A look at the careers of past young investigator awardees…
(Ordered by year of award)
Jonna Frasor, Ph.D., was a new faculty member in the Department of Physiology and Biophysics at University of Illinois at Chicago when she received the WE Young Investigator Award in 2007. Jonna is now in her 3rd year as an Assistant Professor at the same institution and is currently studying how inflammation influences estrogen receptor activity. Dr. Frasor commented that “The award from Women in Endocrinology was a great honor to me and it was very helpful in my career development. It allowed me to attend the annual Endo meeting, present my own research, learn about other people’s work, meet with colleagues, and establish a new collaboration.”
Tina Thethi, MD, MPH, was a first year faculty at Tulane University when she received the Janet McArthur Award for Excellence in clinical research in 2007. She is in her 3rd year as an Assistant Professor at the same institution and currently is studying diabetes mellitus, obesity and their complications, especially chronic kidney disease. In 2008, she has received a Building Interdisciplinary Research Careers in Women’s Health (BIRCWH) award at Tulane. She thinks that having being the recipient of the Janet W. McArthur award made her application stronger when she applied for the BIRCWH scholarship. These opportunities have allowed her to establish collaborations with those with expertise in various areas of medicine.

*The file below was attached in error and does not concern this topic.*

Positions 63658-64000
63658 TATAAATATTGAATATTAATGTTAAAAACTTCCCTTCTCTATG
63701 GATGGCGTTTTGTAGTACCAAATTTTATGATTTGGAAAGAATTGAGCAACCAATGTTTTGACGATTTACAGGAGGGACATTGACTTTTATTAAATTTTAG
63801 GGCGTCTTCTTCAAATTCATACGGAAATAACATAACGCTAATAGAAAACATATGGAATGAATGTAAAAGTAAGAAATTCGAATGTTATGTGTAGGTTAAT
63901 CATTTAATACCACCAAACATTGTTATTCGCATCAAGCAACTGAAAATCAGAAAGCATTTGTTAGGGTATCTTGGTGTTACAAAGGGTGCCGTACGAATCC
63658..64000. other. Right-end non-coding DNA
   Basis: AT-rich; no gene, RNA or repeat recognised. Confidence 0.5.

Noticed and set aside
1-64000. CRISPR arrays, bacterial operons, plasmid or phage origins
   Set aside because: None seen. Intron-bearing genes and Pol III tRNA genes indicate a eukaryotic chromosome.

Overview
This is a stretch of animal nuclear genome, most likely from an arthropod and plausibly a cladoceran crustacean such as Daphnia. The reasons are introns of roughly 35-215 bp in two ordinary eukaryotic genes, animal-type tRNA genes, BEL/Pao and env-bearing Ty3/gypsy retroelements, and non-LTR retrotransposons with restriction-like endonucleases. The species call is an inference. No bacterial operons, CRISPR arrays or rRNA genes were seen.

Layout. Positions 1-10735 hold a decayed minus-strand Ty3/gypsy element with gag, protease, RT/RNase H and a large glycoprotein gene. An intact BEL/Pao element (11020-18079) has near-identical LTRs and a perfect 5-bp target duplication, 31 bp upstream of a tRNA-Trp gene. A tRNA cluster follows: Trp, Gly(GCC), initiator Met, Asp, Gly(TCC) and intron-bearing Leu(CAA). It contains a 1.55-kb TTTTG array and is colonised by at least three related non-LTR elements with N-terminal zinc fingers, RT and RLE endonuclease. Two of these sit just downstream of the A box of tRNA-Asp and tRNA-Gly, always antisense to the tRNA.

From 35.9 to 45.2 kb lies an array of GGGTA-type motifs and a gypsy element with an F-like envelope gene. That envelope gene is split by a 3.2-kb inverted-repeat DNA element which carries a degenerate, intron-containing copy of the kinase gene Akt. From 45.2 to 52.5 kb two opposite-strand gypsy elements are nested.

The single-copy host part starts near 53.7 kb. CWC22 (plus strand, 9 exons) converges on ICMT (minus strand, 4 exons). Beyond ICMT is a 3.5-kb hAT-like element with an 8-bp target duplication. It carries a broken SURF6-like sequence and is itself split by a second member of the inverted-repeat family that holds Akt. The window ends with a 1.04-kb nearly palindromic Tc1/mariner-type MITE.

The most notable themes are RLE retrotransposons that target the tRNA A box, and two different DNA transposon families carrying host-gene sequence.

Cecilia C. Low Wang, MD, was in her first junior faculty year when she received the Women in Endocrinology abstract award in 2004. She is now a junior faculty at the University of Colorado Denver School of Medicine, gearing up to submit an application for independent grant funding, and preparing her tenure promotion portfolio. Her current research focuses on translational work examining the role of vitamin D in metabolism and vascular function. She also staffs general endocrine and intensive diabetes clinics at the Denver VA Medical Center, and attend on ward medicine service at the VA and the endocrinology consult service at the VA and at the University of Colorado Hospital. Dr. Wang commented that “I received the WE award when I most needed it, since the funding made it possible for me to attend The Endocrine Society annual meeting that year, stay up to date on the latest science, and network with colleagues from other institutions. The WE award was especially important to me because it was from a respected non-profit organization and not associated with a pharmaceutical company.”